Translated from the Danish by Martin Aitken
In this genre-bending apocalyptic novel Josefine Klougart fuses myriad literary styles in poetic meditations on life and death interspersed with haunting imagery. Her experimental novel asks readers to reconsider death, asserting sorrow and loss as beautiful and necessary aspects of living.
Hailed as “the Virginia Woolf of Scandinavia,” Klougart mixes prose, lyric essay, drama, poetry, and images to breathtaking effect in her writing, and Of Darkness, coming on the heels of Open Letter’s release of Klougart’s English-language debut One of Us is Sleeping, marks the arrival of a wholly new literary talent and original voice in world literature.
About the author
Josefine Klougart is considered one of Scandinavia’s most important writers. She made her literary debut in 2010 with the novel Rise and Fall, which was nominated for the prestigious Nordic Council Literature Prize. The following year, Klougart was awarded the Danish Royal Prize for Culture. Her third novel, One of Us is Sleeping, was also nominated for a Nordic Council Literature Prize, making her the youngest author ever nominated twice for this prominent award. Of Darkness, her most recent novel, appeared in Denmark in 2014 to universal critical acclaim and became a massive bestseller in Denmark and Norway. The novel was nominated for two major literary prizes in Denmark and marked the arrival of a wholly new literary talent in world literature. Klougart studied art history and literature at Aarhaus University and graduated in 2010 from the Danish Writer’s School in Copenhagen. She has worked as an art and theatre critic and has published a number of essays for Danish radio and newspapers. Her work has also appeared in several American journals, including Salamander and World Literature Today. She currently resides in Denmark and is the editor of Den Blå Port, one of Denmark’s most prestigious literary journals.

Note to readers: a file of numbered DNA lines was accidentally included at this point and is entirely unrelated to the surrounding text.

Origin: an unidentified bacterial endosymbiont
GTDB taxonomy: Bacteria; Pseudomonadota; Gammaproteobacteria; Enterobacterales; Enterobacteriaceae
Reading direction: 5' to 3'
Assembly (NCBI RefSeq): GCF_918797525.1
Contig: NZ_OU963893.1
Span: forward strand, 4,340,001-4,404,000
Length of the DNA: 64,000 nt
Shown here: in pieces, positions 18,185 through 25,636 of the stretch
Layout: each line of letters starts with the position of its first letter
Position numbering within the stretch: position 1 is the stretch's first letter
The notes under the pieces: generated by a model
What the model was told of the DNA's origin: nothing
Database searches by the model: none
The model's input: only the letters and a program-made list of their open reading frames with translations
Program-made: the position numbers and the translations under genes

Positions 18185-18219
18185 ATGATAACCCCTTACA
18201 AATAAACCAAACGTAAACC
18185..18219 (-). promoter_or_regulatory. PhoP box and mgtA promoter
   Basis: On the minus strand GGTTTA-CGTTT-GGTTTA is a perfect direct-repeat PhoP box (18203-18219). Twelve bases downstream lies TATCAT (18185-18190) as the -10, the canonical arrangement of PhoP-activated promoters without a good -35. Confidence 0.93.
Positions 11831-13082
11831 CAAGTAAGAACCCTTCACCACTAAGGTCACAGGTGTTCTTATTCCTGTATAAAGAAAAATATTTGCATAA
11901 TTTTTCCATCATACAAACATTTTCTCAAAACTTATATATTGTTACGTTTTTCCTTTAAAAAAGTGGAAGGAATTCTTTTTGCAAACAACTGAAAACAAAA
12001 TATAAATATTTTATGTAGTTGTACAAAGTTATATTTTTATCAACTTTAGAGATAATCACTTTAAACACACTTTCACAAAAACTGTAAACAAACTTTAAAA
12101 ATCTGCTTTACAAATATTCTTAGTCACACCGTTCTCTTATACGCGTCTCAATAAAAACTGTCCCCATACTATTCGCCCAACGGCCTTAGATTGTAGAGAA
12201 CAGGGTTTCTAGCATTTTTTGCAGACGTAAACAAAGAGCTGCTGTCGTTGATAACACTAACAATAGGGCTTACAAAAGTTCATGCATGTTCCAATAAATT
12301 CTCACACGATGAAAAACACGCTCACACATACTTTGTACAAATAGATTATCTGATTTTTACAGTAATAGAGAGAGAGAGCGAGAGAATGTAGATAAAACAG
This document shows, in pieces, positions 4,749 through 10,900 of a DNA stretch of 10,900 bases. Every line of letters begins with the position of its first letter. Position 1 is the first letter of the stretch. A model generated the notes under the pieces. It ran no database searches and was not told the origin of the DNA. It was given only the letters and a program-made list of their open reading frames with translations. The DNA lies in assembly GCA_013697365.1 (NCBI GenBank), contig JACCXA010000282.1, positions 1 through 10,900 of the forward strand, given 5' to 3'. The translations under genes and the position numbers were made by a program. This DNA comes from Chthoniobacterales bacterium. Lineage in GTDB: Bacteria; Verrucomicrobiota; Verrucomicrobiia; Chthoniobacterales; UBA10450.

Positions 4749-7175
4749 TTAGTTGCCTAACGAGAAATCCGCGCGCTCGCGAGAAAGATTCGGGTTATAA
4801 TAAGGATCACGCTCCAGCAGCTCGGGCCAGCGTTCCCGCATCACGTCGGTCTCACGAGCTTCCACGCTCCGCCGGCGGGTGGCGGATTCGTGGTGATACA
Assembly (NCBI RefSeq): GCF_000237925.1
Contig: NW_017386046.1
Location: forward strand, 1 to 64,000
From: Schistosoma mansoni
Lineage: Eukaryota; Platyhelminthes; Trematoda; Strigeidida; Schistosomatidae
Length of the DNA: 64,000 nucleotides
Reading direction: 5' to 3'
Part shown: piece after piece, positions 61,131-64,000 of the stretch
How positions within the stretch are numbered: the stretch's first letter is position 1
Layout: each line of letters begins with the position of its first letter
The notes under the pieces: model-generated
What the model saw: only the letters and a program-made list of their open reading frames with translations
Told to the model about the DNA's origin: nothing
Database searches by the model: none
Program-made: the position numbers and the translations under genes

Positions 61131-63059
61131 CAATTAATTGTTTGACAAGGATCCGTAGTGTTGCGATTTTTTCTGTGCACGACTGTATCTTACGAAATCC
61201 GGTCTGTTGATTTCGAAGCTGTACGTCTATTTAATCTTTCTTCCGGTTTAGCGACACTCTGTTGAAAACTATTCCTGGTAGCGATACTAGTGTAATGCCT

Klougart’s novel relates skinlessly to the human condition. Of Darkness becomes a kin to basic research in what it means to be human. An attempt to catch the sensation – to see, hear, experience. Once again Klougart, with her particularly lyrical voice and impressionistic style, extends the boundaries of what can be said in a novel.